Thursday, January 31, 2013
One such requirement is that the applicant have five years of good moral character. By law, if a person has a criminal conviction for a crime involving moral turpitude (such as thefts, fraud and crimes of violence) in the five years preceding the naturalization application, then the applicant will not qualify for having five years of good moral character, and thus will not qualify for citizenship.
But, does that necessarily mean that every conviction for a crime involving moral turpitude in the past five years is the death knell for a citizenship application? Not necessarily. There is case law that says that when a person's conviction qualifies for the petty offense exception, then that person is not automatically disqualified for citizenship.
The petty offense exception holds that where the maximum possible sentence for a crime is one year in jail, and where the actual sentence is less than six months, then even if the conviction is for a crime involving moral turpitude, the applicant can still be considered for citizenship.
First, that means that if a permanent resident is charged with a crime involving moral turpitude, one of the goals of the criminal representation should be to reduce the charge to a misdemeanor, and seek an actual jail sentence of less than six months. For example, if a person were charged with larceny in Virginia, which is a felony, a possible strategy for the criminal defense attorney could be to negotiate a plea for petty larceny, which is a misdemeanor with a maximum possible sentence of one year, and seek less than six months in jail time. The defense attorney would need to keep in mind that the whole sentence is considered, even if most of it is suspended. Thus, if a person receives a sentence of 360 days, with 330 suspended, he would not qualify for the petty offense exception. But, if that same person receives a sentence of 175 days, with 145 suspended, then, even though the actual time spent in jail is the same, he would qualify for the petty offense exception.
Nonetheless, the conventional wisdom among immigration attorneys has been that even if the conviction qualifies for the petty offense exception, and thus does not automatically disqualify a person from having good moral character, the conviction can still be used by an adjudicator in weighing discretionary factors. Our advice has typically been to wait until five years after the conviction to apply for citizenship.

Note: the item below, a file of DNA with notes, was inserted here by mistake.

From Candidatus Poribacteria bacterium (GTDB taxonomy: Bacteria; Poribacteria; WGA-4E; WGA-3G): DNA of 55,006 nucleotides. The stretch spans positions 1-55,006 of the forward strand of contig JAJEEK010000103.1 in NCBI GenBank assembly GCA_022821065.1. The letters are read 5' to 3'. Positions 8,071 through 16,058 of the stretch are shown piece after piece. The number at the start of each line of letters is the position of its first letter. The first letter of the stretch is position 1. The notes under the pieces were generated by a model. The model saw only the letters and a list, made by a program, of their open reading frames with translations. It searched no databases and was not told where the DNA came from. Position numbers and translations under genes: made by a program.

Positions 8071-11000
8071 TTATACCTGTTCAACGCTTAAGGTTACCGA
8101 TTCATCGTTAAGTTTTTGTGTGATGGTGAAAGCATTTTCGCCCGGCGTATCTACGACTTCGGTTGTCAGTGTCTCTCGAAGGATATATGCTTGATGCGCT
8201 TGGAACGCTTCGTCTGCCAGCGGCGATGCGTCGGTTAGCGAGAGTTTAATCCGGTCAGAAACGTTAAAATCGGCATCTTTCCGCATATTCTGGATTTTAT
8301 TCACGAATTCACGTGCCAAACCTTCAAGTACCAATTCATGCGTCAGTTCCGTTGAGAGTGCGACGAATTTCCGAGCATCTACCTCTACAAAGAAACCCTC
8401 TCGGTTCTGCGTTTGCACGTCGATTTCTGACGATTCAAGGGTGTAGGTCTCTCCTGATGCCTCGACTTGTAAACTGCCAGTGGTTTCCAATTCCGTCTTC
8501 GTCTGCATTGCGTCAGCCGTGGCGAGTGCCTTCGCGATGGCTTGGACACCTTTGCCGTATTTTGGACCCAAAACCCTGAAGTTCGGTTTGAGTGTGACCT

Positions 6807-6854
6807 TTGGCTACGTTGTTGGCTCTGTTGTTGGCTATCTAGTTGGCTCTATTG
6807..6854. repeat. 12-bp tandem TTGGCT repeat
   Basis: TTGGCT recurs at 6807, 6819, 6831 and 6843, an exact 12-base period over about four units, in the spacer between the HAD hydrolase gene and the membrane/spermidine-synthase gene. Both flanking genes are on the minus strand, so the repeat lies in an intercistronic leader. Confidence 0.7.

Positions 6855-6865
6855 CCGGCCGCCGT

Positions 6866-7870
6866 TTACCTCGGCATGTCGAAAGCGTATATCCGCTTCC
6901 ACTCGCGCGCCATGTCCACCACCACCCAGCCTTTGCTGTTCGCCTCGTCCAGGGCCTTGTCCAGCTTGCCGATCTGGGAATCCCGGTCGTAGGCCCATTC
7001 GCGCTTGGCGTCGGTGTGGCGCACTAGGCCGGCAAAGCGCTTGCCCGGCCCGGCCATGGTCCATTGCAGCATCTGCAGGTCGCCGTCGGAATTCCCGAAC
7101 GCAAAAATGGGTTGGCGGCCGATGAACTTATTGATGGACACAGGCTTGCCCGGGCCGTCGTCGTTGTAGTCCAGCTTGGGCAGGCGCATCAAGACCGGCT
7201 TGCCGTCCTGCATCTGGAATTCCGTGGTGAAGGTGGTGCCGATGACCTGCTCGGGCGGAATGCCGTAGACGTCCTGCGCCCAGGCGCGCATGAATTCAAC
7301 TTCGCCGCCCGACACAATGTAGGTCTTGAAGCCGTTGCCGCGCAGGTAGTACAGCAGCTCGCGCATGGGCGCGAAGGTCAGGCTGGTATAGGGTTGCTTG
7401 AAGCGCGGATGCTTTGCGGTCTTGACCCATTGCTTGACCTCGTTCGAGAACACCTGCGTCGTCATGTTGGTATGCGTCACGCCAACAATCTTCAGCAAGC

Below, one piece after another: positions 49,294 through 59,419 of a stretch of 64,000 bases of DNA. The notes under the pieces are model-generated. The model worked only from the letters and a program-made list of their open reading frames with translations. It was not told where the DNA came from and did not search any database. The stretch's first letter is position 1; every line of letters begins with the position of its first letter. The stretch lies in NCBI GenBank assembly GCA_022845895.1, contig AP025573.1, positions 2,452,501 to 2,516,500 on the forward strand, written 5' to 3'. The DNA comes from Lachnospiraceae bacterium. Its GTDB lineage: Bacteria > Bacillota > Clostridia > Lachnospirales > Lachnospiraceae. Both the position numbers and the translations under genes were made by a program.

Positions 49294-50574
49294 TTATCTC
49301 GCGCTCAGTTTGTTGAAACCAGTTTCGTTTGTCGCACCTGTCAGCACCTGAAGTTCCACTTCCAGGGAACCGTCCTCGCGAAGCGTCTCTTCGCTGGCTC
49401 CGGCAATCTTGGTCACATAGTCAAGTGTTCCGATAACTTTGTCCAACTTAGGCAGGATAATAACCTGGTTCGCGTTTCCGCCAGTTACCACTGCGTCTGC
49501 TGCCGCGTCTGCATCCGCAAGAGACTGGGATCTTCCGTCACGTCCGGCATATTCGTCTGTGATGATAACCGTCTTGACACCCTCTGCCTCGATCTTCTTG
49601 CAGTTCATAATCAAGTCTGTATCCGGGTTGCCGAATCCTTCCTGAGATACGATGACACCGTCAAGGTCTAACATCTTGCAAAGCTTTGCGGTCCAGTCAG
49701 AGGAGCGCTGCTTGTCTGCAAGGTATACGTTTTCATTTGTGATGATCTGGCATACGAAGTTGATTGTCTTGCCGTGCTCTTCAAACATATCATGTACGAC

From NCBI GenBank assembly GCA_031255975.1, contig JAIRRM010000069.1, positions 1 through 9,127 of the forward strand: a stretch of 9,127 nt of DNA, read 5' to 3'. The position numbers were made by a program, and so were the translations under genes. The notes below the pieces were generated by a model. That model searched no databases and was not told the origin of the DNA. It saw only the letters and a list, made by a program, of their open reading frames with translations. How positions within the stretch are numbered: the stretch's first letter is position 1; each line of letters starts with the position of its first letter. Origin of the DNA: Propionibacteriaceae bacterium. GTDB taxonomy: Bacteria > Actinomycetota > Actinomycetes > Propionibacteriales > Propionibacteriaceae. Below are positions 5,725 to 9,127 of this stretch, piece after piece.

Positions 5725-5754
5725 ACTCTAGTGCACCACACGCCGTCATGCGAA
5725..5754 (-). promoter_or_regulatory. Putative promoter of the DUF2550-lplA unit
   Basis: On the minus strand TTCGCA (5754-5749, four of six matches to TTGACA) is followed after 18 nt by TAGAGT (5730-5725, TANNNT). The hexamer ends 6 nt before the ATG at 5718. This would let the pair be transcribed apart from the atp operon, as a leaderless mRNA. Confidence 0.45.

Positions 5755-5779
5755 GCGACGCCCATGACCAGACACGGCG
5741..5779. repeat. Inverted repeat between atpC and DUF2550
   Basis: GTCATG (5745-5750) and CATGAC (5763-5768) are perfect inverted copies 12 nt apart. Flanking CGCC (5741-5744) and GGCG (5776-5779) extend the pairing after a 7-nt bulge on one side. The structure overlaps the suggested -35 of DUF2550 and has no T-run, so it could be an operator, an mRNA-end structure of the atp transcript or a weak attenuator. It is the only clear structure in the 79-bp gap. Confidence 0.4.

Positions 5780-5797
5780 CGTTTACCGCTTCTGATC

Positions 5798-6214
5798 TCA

While past cases cannot predict future results, I have had some success in naturalization applications even when there has been a criminal conviction in the past five years. When faced with a client who has gone forward with a naturalization application despite the criminal conviction, the first step is to make sure that the conviction qualifies for the petty offense exception. Under the Supreme Court case of Padilla v. Kentucky, there is some avenue for an applicant to correct mistakes made by well-intentioned criminal defense attorneys who just did not understand immigration law. If the applicant is in a situation where the full jail sentence was for greater than six months, but most of it was suspended, it could be possible to go back and re-open the case to ask the court to reduce the full jail sentence to less than six months. To do this, first the conviction must be less than two years old. Then you have to work hard to convince the Commonwealth's Attorney and the Judge to go ahead with the plan. This is not always an easy task.
Once you are sure that the conviction qualifies for the petty offense exception, the next step is to build a record of good moral character. The applicant will need to show that the sentence was served, that all court costs were paid, that any restitution was paid, that any probation time was served, and that any required community service took place. To be safe, the applicant should do more than this. Affidavits and letters from friends, family, pastors, employers and community leaders, attesting to the applicant's good moral character will go a long way to convince the adjudicator that despite the mistake that led to the conviction, this is a person deserving of citizenship.